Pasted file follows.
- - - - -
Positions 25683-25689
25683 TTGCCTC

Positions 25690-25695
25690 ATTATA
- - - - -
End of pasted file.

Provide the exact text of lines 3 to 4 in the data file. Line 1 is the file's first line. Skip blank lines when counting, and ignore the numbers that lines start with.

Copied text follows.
Positions 25690-25695
25690 ATTATA